My dog loves being out and about everywhere and always likes a clamber about or did until she started to get knee problems all i can say is dont let your pup go to mad or you may have some very expensive vets bills on your hands (cruciate ligaments dont heal easily on dogs)
also make sure you take plenty of water and a bowl but im guessing you know that already
> (please- no 'ban dogs from crags' rants, ta)
I don't take my dog to the crag because I know he would be a right royal pain in the arse to everyone else.
That's fair enough. Some dogs are just not suited to hanging around patiently. Maybe mine will be too high maintenance to tolerate cragging as well but I hope not.
I find it simpler to leave mine behind - she just gets too anxious when I'm climbing/move away from her etc
I don't take my dogs to the crag, my previous dog couldn't cope with it when I tried, these two probably could. I don't really think dogs enjoy it that much anyway. I don't have much sympathy with the "no dogs at crags" lot, they need to hide their sandwiches better!
I do see lots of dogs tied up at the base of the crag whilst the owners climb above. A dropped quickdraw or bit of loose rock could come hurtling towards the dog, which a) does not understand the "below" command and b) cannot get out of the way. This is the main reason my ogs stay home when I go climbing.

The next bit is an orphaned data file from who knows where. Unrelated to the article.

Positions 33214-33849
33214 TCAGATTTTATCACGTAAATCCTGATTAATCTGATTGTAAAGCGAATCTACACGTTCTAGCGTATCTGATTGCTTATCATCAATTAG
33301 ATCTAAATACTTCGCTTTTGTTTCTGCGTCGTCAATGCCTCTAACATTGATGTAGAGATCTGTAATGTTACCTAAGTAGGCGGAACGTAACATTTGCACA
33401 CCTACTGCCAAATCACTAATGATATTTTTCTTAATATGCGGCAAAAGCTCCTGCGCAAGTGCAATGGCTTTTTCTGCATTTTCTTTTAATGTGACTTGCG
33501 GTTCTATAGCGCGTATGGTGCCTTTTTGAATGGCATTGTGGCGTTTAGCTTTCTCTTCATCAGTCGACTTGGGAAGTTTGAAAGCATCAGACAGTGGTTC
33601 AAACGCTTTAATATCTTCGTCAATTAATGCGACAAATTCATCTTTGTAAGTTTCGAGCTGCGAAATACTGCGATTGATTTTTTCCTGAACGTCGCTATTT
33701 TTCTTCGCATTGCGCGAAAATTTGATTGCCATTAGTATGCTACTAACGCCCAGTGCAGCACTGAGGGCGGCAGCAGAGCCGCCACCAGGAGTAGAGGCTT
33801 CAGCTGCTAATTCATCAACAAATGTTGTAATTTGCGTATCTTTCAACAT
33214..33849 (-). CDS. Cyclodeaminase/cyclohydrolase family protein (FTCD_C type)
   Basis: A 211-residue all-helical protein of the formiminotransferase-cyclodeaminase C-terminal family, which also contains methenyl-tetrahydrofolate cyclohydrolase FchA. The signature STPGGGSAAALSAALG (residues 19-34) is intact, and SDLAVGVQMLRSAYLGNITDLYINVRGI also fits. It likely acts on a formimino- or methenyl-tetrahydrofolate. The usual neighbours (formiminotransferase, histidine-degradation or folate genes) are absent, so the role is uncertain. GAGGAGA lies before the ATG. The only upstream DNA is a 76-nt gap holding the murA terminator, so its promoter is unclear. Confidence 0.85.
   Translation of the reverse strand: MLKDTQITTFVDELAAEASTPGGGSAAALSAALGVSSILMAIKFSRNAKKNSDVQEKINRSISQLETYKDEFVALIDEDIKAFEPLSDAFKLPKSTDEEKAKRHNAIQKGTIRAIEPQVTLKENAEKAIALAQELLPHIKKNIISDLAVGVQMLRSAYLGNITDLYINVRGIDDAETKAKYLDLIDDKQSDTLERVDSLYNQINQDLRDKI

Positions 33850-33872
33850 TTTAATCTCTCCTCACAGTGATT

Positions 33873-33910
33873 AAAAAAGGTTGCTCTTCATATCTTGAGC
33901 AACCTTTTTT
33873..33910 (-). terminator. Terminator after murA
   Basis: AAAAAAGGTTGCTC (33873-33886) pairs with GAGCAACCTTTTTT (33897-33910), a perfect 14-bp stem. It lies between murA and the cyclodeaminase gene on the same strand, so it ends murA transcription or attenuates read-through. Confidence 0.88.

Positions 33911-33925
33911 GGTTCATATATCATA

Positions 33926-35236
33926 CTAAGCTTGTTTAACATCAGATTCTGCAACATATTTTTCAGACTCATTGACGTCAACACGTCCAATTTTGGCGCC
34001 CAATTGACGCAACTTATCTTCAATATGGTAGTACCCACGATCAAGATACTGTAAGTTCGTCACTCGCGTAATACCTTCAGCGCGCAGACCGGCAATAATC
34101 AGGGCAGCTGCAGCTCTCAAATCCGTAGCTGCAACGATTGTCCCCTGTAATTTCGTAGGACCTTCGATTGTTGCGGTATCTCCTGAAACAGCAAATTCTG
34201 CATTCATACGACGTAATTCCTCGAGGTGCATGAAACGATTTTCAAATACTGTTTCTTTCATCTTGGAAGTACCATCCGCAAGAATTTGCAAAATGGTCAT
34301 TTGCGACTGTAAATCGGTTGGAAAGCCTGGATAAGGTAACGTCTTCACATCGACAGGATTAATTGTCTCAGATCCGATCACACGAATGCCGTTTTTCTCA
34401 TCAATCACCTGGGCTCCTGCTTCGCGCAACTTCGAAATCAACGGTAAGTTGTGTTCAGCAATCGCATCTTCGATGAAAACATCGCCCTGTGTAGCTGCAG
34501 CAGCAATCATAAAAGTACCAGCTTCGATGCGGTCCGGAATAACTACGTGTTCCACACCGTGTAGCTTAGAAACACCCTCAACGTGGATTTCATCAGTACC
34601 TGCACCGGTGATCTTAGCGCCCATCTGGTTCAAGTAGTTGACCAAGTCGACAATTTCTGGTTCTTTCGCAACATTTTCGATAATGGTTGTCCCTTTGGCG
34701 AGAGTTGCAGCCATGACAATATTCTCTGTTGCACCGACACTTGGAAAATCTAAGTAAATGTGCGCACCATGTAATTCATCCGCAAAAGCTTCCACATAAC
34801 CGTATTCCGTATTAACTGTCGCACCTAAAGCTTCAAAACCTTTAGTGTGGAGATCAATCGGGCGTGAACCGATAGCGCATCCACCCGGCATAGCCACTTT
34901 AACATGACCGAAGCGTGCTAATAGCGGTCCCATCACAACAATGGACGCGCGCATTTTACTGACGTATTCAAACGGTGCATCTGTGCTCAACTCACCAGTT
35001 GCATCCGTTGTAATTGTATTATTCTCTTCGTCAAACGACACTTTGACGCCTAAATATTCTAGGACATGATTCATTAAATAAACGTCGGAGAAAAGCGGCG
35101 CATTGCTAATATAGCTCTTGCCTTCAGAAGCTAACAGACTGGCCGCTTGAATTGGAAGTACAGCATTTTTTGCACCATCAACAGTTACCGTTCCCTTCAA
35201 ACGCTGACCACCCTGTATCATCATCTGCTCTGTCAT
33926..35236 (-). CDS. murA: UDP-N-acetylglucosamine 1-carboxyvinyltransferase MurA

Yeah, he's going to be a very active dog once he gets a bit bigger. He's only 11 weeks at the moment so probably only up to the knees of your hound by now.
The big walks etc are quite far in the future, but can't wait for him to get strong enough to be able to do a hill day. Any hillwalking I've done with dogs has been great fun.
I hope the balls dropping will not turn him into Mr Hyde!
I wouldn't think anything except single pitch routes or bouldering would be an option.
>be intollerent of behaviour you don't want at the crag and he will learn his boundaries quite quickly
Good point. He's a bright boy, but does like to push the boundaries at the moment!
Also, avoid taking your dog bouldering. He will settle down on that big, comfy mattress you have carried to the crag for him and...
Yeah- a short messy career in 'spotting' if I land on him!
Luckily our dog has never been that interested in people. and tends to ignore them, unless they show him attention or attract him with food, but again this has come through discipline training him, to obey general commands such as "stay" then moving yourself further away untill he eventually stays at about 20m.
Hope some of this makes sense, and good luck with the training
Thanks for the tips. Some great common sense advice there : )
Maybe in a year or so you might encounter me and Brodie at a crag...?
My dog Sparky loves coming to the crag with me and as soon as I take my rucsack off and take the gear out he lies down on it and guards it. He is a jack russell and knows its his job to guard my bag. If someone gets really close he will bark at them but he is just doing his job and guarding the bag. I tend to leave my bag and him abit away from the path and hes fine.
> So don't let your dog get this association when they're a pup and anyone any ideas how i can stop my dog doing it ?
It probably would be the only sure way to stop him but i feel its a bit drastic